She Is Me: Raising My Reflection
She stood before me, giving me that look. That look...I have seen it thousands of times before. It no longer phases me. It's her go to move, as is the crossing of the arms that would happen at any moment. Three...two...one...arms crossed.
She is so stubborn, I thought. Stubborn. Sassy. Type-A.
As I stood there, looking back at her, I had a revelation. Freud was a freaking genius...and super pissed off that he is not around today to further his research.
I cannot remember what caused that look, the crossed arms nor what exactly caused me to suddenly want to worship the ground Freud walked on. But it had occurred. If this were a Lifetime movie the camera would be panning up to me, staring back at my reflection in the mirror. That look, the crossed arms, the stubbornness, sass and Type-A all describe me. In reality, there is no panning camera. The reality is, I was standing in my kitchen, staring down at my 5 and 3/4 (add the 3/4 or face the wrath) year old daughter, who is literally, my reflection.
She is me.
I am parenting myself.
A few days had passed since my revelation. I have known for years that my daughter was no doubt my daughter. The past few months have solidified the fact that my relationship with her will forever be one of give and take. Two strong, Type-A females are hard to have under one roof. The balance as to when one gives and the other holds strong has not yet been reached.
She feeds off of my mood. If I am at ease, she is at ease. If I am having a moment, she is having a moment. It is as if we are twins, separated by twenty eight years. The dynamic that is my daughter and I is fascinating. I love her spunk and sweetness and am jealous of her perfectly sun-kissed hair. At times I cannot find a way to handle her independence and tough exterior she portrays to the world.
I am looking at myself in the mirror when I look into the eyes of my daughter.
What I see reflecting back at me can sometimes be a bitch.
But she can also be the the coolest chick around.
The relationship between my daughter and I will never be perfect. We will not always be chilling on the couch, singing Kumbaya, sharing a pack of M&Ms. We just won't...she hates to share...yet no matter what I own is really both of ours, right Mommy?
The relationship between my daughter and I will always take hard work on both of our parts. The understanding that we both can't have it our way, all the time, needs to forged. The willingness to listen to one another needs to be achieved. The knowledge that the older twin in this relationship has been there, pulled that same song and dance routine twenty-something years earlier needs to be learned...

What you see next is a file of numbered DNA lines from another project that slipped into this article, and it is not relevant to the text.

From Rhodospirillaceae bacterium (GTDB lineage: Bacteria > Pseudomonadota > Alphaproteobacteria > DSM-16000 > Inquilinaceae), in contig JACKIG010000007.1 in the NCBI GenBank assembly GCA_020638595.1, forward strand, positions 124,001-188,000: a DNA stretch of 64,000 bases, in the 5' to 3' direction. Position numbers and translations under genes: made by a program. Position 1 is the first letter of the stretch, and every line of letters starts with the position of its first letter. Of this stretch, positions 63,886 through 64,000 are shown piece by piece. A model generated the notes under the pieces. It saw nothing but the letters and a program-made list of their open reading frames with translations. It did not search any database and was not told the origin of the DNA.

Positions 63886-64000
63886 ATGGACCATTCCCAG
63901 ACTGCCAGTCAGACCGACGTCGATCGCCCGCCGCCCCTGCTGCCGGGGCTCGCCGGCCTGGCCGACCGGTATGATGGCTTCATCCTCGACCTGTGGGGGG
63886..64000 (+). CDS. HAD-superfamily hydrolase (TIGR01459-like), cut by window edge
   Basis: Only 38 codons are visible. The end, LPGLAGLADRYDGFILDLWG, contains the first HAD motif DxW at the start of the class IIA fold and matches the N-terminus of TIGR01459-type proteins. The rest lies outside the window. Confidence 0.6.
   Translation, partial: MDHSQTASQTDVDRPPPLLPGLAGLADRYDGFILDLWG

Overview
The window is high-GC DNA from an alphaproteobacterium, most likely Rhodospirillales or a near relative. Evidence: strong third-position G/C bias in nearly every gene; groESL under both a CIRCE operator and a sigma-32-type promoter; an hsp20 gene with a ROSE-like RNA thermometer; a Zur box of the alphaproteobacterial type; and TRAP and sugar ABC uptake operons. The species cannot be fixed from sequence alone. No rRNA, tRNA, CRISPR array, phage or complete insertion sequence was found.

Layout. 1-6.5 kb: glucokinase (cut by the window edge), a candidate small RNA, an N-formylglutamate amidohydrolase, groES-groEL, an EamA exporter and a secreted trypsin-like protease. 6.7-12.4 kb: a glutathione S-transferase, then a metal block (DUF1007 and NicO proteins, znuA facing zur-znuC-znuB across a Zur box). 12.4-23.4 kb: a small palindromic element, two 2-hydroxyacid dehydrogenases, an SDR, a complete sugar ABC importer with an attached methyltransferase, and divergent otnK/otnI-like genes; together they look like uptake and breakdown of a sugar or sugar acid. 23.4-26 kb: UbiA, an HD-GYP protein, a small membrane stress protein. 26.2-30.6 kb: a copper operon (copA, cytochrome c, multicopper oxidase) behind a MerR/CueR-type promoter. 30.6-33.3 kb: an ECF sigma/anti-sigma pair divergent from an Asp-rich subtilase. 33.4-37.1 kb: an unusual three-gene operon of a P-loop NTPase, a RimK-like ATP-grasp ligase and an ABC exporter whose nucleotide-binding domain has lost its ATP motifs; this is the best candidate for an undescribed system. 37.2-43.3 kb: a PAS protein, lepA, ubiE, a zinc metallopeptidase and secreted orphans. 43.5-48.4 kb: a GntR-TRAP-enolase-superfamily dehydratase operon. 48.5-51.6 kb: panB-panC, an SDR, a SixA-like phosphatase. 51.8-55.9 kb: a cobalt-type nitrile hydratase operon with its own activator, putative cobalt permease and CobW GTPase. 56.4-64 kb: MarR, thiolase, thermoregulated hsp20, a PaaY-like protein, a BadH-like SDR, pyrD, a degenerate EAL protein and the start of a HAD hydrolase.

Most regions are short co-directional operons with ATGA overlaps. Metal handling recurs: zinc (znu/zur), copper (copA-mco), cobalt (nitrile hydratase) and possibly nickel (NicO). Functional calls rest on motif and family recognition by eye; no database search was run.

Me: You need to pick up all of your stuff in the family room.
Her: But Mommy.....
Me: Pick up your stuff.
Her: Can I have a piece of gum?
Me: You can have a piece of gum...AFTER you pick up your stuff in the family room.
She begins to aimlessly walk around the family room, trying to distract me from what she is supposed to be doing, trying to ask me questions and tell me stories.
Me: You need to pick up your stuff. Last time I say those words to you tonight.
Her: Buuuuttttt Mommmeeee there is too much stuff. I don't know what to do first.
Me: Listen. You can stop what you are doing. I know what you are doing. I have played this card hundreds of times before. You are stalling and it is not going to work.
And three...two...one...that look...
She ended up picking the mess up after gently reminding her of the fact that she will never be able to pull one over on me. I know the hand she was dealt. I know the cards she wants to play. I know her every move before she even makes it. I honestly feel bad for her. I am winging it with my boys. I don't know what cards they have been dealt or which ones they will ultimately play. With the boys, I go with the flow until I find a weakness in whatever it is they think they can get away with. I am at a disadvantage the entire time.
She's my reflection.
I have made a promise to myself and quietly to my daughter. I promised to unconditionally love her, to let her play some of the cards that I once played, to make her leave her comfort zone, to never make her feel she has to be perfect, to emotionally be there for her, each and every second, of every single day.
At the end of the day, there is no cooler, more beautiful, more independent 5 and 3/4 year old girl out there. My daughter makes me laugh until my sides hurt. She makes me roll my eyes higher than she will ever be able to roll them at me. She makes my heart melt with her sweetness. She tests the strength of my self confidence...
Me: Good Morning, Ma'am.
Her: Hi. I want to get in the middle of you two.
Me: Did you sleep good?
Her: Yeah. You are my second favorite person Mom.
Her: Oh. My. Gosh. Mommy, you don't have a shirt on. I can see your boobs.
Me: Well, I was sleeping. I just woke up.
Her: Gross Mommy. You don't have boobs like other girls. You have really small boobs. Nothing in them.
Me: I didn't eat egg salad. Yaya used to say eat egg salad, it gives you big boobs. I hated eggs. Now look. No boobs. Rest of the girls in my family ate the darn egg salad. Boobs.
Her: You are my third favorite person now. And I don't like egg salad but at least I eat eggs.
She smiled that smile. The ha ha, got you smile that looks cute and innocent but is really a check in the got mom category. I know that smile. I mastered that smile.
I crossed my arms. Habit. I hate crossing my arms and try my hardest to not do it.
I am fighting a formidable opponent, who is mirroring my every move.
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